Thank you Bruce and all,

I knew I was doing something wrong (should have read the mean method doc more closely). Am of course glad that's so easy understandable.

But: If the error can get so big, wouldn't it be a better idea for the accumulator to always be of type 'float64' and then convert later to the type of the original array?

As one can see in this case, the result would be much closer to the true value.

Michael

On 2012-01-24 19:01:40 +0000, Val Kalatsky said:

Just what Bruce said.

You can run the following to confirm:

np.mean(data - data.mean())

If for some reason you do not want to convert to float64 you can add the result of the previous line to the "bad" mean:

bad_mean = data.mean()

good_mean = bad_mean + np.mean(data - bad_mean)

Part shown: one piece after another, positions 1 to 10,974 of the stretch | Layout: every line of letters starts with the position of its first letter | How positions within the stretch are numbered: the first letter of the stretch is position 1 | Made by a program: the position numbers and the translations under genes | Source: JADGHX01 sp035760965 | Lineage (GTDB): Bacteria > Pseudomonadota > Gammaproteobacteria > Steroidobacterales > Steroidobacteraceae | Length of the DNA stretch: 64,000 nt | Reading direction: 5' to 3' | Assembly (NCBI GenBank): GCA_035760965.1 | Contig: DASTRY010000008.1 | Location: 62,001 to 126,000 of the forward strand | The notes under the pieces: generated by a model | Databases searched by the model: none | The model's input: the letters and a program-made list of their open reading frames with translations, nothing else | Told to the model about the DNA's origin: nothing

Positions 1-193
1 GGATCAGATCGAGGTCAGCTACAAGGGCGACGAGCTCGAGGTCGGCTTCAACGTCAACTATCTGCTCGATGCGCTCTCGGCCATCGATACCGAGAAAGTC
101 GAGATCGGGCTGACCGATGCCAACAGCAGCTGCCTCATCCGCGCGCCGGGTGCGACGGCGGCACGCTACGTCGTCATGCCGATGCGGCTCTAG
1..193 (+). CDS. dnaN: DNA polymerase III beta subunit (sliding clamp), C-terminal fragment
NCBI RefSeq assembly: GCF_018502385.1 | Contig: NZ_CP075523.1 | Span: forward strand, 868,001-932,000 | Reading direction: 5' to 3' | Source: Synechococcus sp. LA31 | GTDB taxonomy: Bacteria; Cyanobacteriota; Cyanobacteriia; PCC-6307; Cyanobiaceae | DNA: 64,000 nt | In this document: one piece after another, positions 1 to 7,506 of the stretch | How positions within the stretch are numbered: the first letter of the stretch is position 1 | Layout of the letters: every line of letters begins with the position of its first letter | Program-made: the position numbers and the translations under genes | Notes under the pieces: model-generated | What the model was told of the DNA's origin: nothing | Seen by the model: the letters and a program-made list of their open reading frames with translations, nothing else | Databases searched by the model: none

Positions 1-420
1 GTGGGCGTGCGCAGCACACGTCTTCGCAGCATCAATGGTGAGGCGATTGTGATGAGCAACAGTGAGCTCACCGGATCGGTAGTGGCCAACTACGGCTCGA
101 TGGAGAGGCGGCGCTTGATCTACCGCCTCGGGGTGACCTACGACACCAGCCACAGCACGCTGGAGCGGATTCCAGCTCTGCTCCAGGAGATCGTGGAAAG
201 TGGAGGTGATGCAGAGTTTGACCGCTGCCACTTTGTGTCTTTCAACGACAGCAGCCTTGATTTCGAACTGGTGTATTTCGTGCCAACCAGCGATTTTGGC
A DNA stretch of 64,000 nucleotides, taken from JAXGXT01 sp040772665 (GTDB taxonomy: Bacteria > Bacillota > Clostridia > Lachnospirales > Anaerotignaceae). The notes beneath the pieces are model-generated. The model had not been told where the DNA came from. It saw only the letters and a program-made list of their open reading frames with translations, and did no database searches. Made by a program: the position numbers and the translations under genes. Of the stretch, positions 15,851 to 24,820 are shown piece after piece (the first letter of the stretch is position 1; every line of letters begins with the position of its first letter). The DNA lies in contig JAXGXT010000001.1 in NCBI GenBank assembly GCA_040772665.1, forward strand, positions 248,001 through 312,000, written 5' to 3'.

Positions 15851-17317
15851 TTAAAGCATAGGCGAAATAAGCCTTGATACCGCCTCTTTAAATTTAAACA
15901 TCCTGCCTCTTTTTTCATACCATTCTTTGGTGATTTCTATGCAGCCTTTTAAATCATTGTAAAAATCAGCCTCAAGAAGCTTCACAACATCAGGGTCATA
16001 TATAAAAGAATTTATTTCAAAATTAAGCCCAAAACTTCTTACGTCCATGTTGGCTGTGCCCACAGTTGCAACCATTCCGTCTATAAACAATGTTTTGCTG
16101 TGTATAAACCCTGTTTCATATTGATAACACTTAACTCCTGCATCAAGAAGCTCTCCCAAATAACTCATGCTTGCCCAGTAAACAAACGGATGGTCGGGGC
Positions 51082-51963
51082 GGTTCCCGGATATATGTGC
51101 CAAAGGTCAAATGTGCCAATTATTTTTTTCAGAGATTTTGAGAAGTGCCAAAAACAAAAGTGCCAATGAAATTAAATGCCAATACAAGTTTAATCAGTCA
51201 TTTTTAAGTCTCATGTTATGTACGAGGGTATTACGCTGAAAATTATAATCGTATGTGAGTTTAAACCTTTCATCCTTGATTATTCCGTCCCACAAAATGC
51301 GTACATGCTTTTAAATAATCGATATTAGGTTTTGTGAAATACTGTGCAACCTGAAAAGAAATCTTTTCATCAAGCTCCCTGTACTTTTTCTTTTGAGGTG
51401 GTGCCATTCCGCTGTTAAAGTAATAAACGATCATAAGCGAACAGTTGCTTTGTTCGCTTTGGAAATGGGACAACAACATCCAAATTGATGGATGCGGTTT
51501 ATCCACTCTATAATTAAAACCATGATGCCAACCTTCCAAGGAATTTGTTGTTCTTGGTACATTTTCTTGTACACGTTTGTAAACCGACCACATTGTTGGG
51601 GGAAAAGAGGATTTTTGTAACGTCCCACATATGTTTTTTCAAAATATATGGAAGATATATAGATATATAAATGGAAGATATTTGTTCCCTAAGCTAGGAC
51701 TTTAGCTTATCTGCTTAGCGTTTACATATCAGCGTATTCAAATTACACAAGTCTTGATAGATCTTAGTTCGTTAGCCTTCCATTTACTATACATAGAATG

Val

On Tue, Jan 24, 2012 at 12:33 PM, K.-Michael Aye <kmichael.aye@gmail.com> wrote:

I know I know, that's pretty outrageous to even suggest, but please

bear with me, I am stumped as you may be:

2-D data file here:

http://dl.dropbox.com/u/139035/data.npy

Then:

In [3]: data.mean()

Out[3]: 3067.0243839999998

In [4]: data.max()

Out[4]: 3052.4343

In [5]: data.shape

Out[5]: (1000, 1000)

In [6]: data.min()

Out[6]: 3040.498

In [7]: data.dtype

Out[7]: dtype('float32')

A mean value calculated per loop over the data gives me 3045.747251076416

I first thought I still misunderstand how data.mean() works, per axis

and so on, but did the same with a flattenend version with the same

results.

Am I really soo tired that I can't see what I am doing wrong here?

For completion, the data was read by a osgeo.gdal dataset method called

ReadAsArray()

My numpy.__version__ gives me 1.6.1 and my whole setup is based on

Enthought's EPD.

Best regards,

Michael

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